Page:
Can the IMO’s recent Just in time Arrival guide and advocacy be a timely push for more digital connectivity and operational efficiency. Brian Dixon went to ask why publish it now?
The benefits of Just In Time (JIT) Arrivals, viz the concept of a ship maintaining an optimal operating speed to arrive at the Pilot Boarding Place when the availability of a berth, fairway and nautical services is assured, are multifold. From an environmental perspective, it helps minimise emissions as it not only promotes the optimisation of sailing speeds and therefore greater engine efficiency and reduced fuel consumption, but also cuts the amount of time a vessel has to spend manoeuvring in the approaches or waiting at anchorage.
At the same time, it can also help reduce congestion and traffic in the anchorage areas thereby lowering the risk of accidents and collisions. Furthermore, in areas prone to piracy, this lowers the chance of an attack as such incidents tend to happen more frequently when a ship is at anchorage. Similarly, shorter waiting times means less likelihood of biofouling of the hull occurring, something which itself can impair the efficiency of a ship and lead to increased fuel consumption.
And contractually, waiting at an anchorage also impacts laytime and demurrage calculations.
Given all this, it is perhaps not surprising that the International Maritime Organization (IMO) and the Global Industry Alliance to Support Low Carbon Shipping (Low Carbon GIA) this past August published a new JIT Arrival Guide to advance the implementation of this concept. However, JIT Arrivals is not exactly new, having long been employed by cruise lines and ferries, for instance. So why publish the Guide now?
“The novelty really is the expansion of this practice to other ship types, such as containers, bulkers and tankers,” says Low Carbon GIA technical analyst Minglee Hoe. “Those ship types mostly exchange berth with other ships alongside. This means a lot of stakeholders need to communicate to optimise the port call and enable JIT arrival. With increasing attention on reducing emissions from shipping and digitalisation, JIT Arrivals is increasingly seen as one such solution. Hence the need for the Guide.”
Intended to provide advice to the many stakeholders involved in a port call, such as shipowners, ship operators, charterers, ship agents, shipbrokers, port authorities, terminals and nautical and vessel service providers, the Guide recognises that a number of contractual and operational barriers still need to be overcome.
The former category, Hoe notes, primarily applies to ships operating under voyage charter during the laden voyage. In such an arrangement, which particularly affects bulkers and tankers, voyage charter parties include a Due Despatch clause that contractually obliges the ship’s Master to proceed to the next port with utmost despatch, regardless of whether a berth is available or not.
However, as these contractual barriers primarily relate to ships operating under voyage charter, they could potentially be overcome by simply improving existing voyage charter party agreements. For instance, they could be adapted to include a JIT Arrival standard clause to allow the ship’s Master to optimise speed without being in breach of contract.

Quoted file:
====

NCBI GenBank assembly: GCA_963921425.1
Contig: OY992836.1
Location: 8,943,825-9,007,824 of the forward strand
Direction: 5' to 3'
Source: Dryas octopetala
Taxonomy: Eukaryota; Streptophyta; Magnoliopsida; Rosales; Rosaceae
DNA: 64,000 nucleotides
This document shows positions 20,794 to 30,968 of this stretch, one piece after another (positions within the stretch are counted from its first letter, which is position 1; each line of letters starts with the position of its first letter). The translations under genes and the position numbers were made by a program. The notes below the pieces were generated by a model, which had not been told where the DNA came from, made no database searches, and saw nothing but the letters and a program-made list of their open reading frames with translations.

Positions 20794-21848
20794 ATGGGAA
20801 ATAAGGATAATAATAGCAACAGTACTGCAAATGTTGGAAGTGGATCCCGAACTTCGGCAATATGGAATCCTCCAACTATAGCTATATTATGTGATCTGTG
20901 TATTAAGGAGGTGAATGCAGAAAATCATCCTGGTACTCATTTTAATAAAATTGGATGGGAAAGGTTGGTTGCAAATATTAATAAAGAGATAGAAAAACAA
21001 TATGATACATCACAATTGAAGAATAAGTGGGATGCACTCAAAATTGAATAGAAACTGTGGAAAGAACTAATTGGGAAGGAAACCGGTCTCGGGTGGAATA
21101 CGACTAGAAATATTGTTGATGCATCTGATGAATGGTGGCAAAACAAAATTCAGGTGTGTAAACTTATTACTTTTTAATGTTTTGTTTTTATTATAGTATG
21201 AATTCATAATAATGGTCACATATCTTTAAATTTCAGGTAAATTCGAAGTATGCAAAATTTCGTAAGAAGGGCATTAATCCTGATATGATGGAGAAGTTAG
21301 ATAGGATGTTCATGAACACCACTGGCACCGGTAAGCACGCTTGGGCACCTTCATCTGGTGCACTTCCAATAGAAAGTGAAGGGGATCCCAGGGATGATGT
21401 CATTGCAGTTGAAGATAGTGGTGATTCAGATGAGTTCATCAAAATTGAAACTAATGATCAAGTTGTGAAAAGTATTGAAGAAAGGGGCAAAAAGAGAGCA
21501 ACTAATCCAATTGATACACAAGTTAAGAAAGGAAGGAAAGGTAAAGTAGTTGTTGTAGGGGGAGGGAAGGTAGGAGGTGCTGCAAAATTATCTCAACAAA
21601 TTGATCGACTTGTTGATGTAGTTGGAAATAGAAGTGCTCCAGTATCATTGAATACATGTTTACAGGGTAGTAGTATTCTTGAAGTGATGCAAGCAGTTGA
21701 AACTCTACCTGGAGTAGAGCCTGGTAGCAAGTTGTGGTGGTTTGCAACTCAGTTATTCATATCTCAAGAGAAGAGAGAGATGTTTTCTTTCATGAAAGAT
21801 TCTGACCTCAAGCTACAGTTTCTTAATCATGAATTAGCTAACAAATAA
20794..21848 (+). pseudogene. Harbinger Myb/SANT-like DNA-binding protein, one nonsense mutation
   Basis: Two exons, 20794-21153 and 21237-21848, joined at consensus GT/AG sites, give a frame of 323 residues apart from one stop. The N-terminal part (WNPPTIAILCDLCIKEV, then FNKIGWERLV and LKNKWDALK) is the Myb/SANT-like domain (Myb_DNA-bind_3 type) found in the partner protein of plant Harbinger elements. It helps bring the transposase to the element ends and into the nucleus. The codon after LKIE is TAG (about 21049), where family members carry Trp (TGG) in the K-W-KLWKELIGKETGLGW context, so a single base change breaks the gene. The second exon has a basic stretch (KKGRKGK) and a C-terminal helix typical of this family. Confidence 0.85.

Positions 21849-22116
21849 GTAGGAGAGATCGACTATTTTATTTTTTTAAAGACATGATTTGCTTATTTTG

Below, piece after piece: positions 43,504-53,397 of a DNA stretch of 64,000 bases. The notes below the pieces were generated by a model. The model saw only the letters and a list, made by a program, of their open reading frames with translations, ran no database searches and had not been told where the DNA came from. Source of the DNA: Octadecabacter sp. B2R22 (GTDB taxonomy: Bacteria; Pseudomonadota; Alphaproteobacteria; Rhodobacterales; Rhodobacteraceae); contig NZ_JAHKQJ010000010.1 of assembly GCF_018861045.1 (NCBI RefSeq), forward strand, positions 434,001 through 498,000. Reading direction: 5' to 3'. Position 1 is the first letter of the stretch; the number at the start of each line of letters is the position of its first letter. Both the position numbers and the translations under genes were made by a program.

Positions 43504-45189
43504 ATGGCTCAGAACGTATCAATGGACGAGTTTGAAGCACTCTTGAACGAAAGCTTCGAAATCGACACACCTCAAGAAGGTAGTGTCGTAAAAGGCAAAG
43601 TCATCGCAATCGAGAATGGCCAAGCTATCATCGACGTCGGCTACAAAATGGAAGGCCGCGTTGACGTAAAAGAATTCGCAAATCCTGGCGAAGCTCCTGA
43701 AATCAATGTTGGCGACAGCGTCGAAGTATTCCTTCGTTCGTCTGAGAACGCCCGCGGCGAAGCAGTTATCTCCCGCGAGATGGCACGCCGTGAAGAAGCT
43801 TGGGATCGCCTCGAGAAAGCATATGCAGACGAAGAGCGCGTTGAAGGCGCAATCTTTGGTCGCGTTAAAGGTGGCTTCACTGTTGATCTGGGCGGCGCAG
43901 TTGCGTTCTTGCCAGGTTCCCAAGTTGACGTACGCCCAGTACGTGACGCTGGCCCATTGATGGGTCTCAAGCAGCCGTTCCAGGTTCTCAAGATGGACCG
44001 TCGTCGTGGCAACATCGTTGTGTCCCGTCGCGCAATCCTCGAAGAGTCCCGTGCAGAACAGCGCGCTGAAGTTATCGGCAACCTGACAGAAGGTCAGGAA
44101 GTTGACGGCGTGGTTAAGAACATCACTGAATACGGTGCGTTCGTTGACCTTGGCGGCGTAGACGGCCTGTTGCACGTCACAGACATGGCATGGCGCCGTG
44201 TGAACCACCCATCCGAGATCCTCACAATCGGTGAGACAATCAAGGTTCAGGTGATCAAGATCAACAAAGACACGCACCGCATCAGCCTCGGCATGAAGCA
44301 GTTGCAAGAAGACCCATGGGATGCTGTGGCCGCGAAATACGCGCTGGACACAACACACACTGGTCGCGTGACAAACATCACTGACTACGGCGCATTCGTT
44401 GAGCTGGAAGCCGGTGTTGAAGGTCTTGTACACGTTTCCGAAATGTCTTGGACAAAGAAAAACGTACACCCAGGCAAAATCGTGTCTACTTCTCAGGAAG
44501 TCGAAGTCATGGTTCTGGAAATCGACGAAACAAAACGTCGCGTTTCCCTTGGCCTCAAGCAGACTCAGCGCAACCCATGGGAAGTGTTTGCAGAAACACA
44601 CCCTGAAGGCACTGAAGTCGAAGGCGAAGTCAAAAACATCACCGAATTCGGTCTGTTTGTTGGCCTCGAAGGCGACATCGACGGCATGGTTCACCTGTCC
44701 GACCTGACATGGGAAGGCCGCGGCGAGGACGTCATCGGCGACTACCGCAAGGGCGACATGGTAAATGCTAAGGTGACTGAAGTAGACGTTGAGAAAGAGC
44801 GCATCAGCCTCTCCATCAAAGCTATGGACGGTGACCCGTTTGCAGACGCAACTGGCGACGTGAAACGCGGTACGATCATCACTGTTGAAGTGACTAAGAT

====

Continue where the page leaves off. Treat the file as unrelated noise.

Similarly, a JIT Arrival standard clause could also be included in the charter party contract that could then be passed through the sales chain akin to any other clause. Meanwhile, fuel savings could also include a split with the terminal as well as the shipowner and charterer thus enabling all three parties to receive an equal share of the benefits derived from a JIT arrival.
Such contractual changes, Hoe believes, would probably work best if enforced in top-down manner, such as being mandated by the Port Authority. After all, should the Port Authority make such a change, all parties would be obliged to honour it.
In terms of operational barriers, Hoe identifies the clear need to improve communication between vessel and port, noting that ships typically do not receive sufficient notice regarding the availability of a berth. Rather, they tend to only be given such advice on first entering radio range, around 30 NM from port.
“This does not enable a ship to slow down and arrive JIT as in fact the ship is already almost in the port area when it receives that information,” she says. Similarly, terminals also have difficulty in planning berth availability as the completion time of cargo operations of the ship alongside will dictate when the next ship can call at berth and be served.
This is clearly a major stumbling block for container shipping as around 80% of delays are the result of berths being occupied. Indeed, it is for this reason that berth availability comprises the focus of the first six key timestamps in the business process, viz ETC Terminal; ETC Bunkers; ETD Berth; RTD Berth; RTA Berth; and RTA Pilot Boarding Place.
To counter this, the Guide highlights the need for harmonised standards and their implementation by all port call stakeholders. This aligns with recent steps made by the IMO’s Expert Group of Data Harmonization with regard to including new operational data elements in the IMO Reference Data Model that pertain to the JIT Arrivals concept and which are expected to be approved by the IMO’s Facilitation Committee.
But will JIT Arrivals ever become the norm? That, Hoe says, “will ultimately depend on whether stakeholders can work collaboratively, exchange information in real-time and overcome any other challenges to its implementation”. To this extent, the Guide arguably makes much headway to achieving this.